Captain John Honnyng
b.19 Jan 1557/8
m. c. 1542
Facts and Events
In 1585, when Elizabeth committed troops to support the Dutch revolt against the Spanish, John was one of the Captains in the volunteer army mustered that summer. He commanded a 150- strong company of foot. But later in the year, once Robert DUDLEY had taken command of the army in the Netherlands, John’s name drops from the muster lists. It is in this year that the portrait of the Honnings family was painted: John is marked as dead. Perhaps he died in the Netherlands, where the attrition was very high – more from disease than combat – and the family portrait was commissioned to mark this loss. He would have been 27 at the time. One version of John’s portrait has the battle scene marked as ARNAM, where a futile battle, lead by Sir John NORRIS, was fought in October 1585.
In the Honnyng family portrait, John is pictured as a bearded man, with longer hair than any of his bretheren; a small falling collar, and a close dress of black and red parallel stripes, crossed by a sword belt depending from his right shoulder; in his right hand he holds a halbert, and in his left a cap; in the corner is a landscape of a mountainous sea coast, with a ship and boat, and above his head the family inscription; his shield has the red cross.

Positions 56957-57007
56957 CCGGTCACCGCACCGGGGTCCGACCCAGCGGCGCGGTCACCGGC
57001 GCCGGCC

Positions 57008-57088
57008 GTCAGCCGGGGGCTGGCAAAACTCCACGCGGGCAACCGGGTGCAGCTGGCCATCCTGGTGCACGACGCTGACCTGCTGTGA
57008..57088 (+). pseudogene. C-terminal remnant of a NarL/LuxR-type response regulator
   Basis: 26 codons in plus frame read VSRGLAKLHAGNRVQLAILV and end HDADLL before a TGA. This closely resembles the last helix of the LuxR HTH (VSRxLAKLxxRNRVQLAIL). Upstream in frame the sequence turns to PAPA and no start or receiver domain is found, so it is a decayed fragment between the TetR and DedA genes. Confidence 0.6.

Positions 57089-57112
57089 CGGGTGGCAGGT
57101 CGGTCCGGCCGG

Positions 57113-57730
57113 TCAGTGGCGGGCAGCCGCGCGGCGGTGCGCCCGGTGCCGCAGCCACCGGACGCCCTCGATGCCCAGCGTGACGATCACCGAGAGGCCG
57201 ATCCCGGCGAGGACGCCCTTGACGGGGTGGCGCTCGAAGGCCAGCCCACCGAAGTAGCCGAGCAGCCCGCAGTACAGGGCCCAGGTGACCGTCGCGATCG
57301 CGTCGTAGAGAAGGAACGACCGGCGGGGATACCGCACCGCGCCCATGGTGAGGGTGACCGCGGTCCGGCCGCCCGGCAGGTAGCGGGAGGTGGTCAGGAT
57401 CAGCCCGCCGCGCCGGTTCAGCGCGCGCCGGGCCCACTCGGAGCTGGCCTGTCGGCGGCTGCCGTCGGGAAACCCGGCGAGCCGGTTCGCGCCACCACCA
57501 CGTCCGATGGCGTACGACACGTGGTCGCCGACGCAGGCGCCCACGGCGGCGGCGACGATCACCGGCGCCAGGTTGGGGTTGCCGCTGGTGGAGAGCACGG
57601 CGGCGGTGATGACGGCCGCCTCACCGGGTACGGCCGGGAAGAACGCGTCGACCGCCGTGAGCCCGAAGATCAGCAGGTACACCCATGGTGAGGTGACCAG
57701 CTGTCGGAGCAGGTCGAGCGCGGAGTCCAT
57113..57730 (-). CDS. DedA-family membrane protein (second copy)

A similar painting in the Victoria and Albert Museum: “Portrait of Captain John HUNNYNGE. England, 16th century. This may be a portrait of Captain John Hunnynge (1557-1586), one of the brave men the Queen sent out to The Netherlands in 1585, under the incompetent leadership of Robert Dudley, Earl of Leicester. The English forces were allies of the Dutch in their bitter struggle against their oppressive Spanish rulers."